Skydiggers are a Canadian roots rock band from Toronto, Ontario.


The band was originally formed by singer Andy Maize and lead guitarist Josh Finlayson as a duo called West Montrose, and later added rhythm guitarist Peter Cash, drummer Wayne Stokes and bassist Ron Macey to their lineup after becoming regular performers at Acoustic Meltdown, a weekly concert series at Toronto's Spadina Hotel organized by Cash's brother, singer-songwriter Andrew Cash. The expanded lineup settled on the name Skydiggers, a name which Andrew Cash had previously considered for his own band.

In 1989, the band became the first Canadian signing to Enigma Records. Their self-titled debut album was released on Enigma the following year, and spawned the singles "Monday Morning" and "I Will Give You Everything". However, the label soon went bankrupt, and the album was never properly promoted.

Some of Enigma's Canadian staff created FRE Records in 1992, and released the band's second (and most popular) album, Restless, that year. At the same time, Stokes left the band. Drummers Mike Sloski and Steve Pitkin filled in on drums until the band recruited Joel Anderson as its new permanent drummer. "A Penny More", the lead single from Restless, became the band's biggest hit, produced by John Oliveira and the band at Hamilton's Grant Avenue Studios.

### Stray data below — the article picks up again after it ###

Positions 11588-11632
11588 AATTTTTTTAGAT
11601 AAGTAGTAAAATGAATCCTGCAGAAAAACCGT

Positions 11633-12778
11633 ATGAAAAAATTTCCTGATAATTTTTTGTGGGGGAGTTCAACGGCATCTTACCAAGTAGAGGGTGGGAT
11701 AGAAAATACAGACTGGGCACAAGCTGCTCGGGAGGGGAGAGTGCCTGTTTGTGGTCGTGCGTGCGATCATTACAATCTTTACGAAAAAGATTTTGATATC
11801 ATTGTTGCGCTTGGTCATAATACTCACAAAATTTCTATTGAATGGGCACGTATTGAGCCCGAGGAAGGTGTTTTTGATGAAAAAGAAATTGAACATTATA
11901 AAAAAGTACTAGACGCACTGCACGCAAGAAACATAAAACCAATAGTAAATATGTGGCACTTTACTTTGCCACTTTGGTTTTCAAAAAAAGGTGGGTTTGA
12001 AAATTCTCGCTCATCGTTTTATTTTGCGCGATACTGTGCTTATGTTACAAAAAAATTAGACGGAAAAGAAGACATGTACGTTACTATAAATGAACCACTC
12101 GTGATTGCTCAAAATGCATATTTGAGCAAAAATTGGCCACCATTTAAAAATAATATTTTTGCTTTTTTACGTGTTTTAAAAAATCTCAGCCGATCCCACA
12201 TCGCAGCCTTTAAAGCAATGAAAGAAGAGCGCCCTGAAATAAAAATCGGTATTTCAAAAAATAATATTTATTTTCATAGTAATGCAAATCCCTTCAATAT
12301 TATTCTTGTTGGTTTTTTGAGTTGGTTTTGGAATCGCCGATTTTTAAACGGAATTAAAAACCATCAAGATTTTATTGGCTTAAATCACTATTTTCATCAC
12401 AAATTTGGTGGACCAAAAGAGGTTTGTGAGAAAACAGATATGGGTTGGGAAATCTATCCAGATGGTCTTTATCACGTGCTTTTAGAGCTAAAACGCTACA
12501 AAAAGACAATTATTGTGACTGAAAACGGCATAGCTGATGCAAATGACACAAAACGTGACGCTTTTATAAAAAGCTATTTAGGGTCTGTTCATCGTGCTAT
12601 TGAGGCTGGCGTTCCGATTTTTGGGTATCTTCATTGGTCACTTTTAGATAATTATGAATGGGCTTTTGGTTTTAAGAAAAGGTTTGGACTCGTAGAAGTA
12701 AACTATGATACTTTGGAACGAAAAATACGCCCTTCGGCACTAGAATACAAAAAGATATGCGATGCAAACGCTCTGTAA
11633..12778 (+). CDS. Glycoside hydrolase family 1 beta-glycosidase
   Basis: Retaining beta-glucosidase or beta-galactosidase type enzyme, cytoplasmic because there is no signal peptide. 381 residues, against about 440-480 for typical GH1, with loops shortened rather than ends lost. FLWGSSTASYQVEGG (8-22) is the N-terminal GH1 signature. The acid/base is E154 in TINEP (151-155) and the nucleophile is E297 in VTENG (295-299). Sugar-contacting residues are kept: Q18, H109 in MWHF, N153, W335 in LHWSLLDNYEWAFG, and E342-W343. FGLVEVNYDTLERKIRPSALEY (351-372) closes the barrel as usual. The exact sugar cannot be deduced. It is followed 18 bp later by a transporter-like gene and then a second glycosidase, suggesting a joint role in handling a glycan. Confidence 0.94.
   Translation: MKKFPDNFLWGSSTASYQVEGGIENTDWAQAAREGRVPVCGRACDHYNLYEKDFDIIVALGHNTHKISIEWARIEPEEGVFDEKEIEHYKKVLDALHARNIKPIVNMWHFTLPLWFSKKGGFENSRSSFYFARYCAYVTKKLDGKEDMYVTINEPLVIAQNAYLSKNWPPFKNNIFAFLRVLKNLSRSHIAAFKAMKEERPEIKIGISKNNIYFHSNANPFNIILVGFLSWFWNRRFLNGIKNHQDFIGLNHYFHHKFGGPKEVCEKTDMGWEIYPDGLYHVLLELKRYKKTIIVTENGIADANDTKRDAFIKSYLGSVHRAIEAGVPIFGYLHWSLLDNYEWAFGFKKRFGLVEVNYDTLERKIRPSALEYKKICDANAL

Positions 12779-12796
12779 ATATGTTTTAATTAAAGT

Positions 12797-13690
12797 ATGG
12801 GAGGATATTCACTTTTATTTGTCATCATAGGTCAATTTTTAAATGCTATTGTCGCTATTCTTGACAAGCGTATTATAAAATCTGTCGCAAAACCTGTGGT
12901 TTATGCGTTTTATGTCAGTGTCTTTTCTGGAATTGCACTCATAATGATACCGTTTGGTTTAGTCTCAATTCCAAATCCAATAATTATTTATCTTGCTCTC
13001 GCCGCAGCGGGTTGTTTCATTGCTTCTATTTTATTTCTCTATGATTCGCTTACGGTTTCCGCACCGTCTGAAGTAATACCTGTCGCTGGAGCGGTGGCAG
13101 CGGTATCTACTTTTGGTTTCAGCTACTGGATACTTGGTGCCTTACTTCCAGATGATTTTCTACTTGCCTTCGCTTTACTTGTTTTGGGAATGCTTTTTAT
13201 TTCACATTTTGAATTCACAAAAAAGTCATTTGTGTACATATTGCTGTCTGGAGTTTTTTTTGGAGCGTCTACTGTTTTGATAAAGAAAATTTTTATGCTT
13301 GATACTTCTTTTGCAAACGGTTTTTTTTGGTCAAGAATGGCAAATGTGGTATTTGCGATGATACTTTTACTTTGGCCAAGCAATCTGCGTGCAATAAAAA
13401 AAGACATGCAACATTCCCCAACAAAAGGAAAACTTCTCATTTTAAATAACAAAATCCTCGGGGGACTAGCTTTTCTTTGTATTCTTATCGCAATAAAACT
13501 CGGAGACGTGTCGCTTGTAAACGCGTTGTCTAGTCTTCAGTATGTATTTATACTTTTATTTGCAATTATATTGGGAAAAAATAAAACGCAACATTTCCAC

Capitol Records, the distributor for both Enigma and FRE, also rereleased the band's debut album that year.

In 1993, the band's third album, Just Over This Mountain, was released, and consolidated the band's status by winning a number of music awards, including the Juno Award for Most Promising Group. Following that album, Anderson left the band and was replaced by Peter von Althen.

In 1995, the band signed to Warner Canada and released Road Radio. However, at this time, FRE went bankrupt, meaning that the band's earlier albums were no longer widely available. After the tour to support that album, Cash left the band. He was replaced by Paul MacLeod. The band subsequently left Warner, after which von Althen also left the band.

Since the band's sound had largely been defined by Maize and Cash's vocal harmonies, the band revised their sound somewhat for 1997's Desmond's Hip City, released on DROG Records. The title track had an almost trip-hop feel, and some other songs (notably "November in Ontario" and "The Shape of Things to Come") were closer to hard rock than anything the band had previously recorded.

In 1999, the band made an unusual move. With Restless, their most popular album, still unavailable in stores due to legal uncertainties around FRE's bankruptcy, they decided that their next studio project would be to assemble a new version of that album using old rehearsal recordings. Still Restless: The Lost Tapes was released that year.

In 2000, the band released the live album There and Back Again, followed in 2003 by Bittersweet Harmony.

In 2006 they teamed up with The Cash Brothers (former Skydigger Peter Cash and his brother Andrew) to release an acoustic album, and Finlayson and Maize collaborated on the album Dark Hollow, which was credited to the side project Finlayson/Maize.

In 2008 they released City of Sirens.

The band also launched MapleMusic Recordings as a label and a web commerce portal to promote Canadian independent music.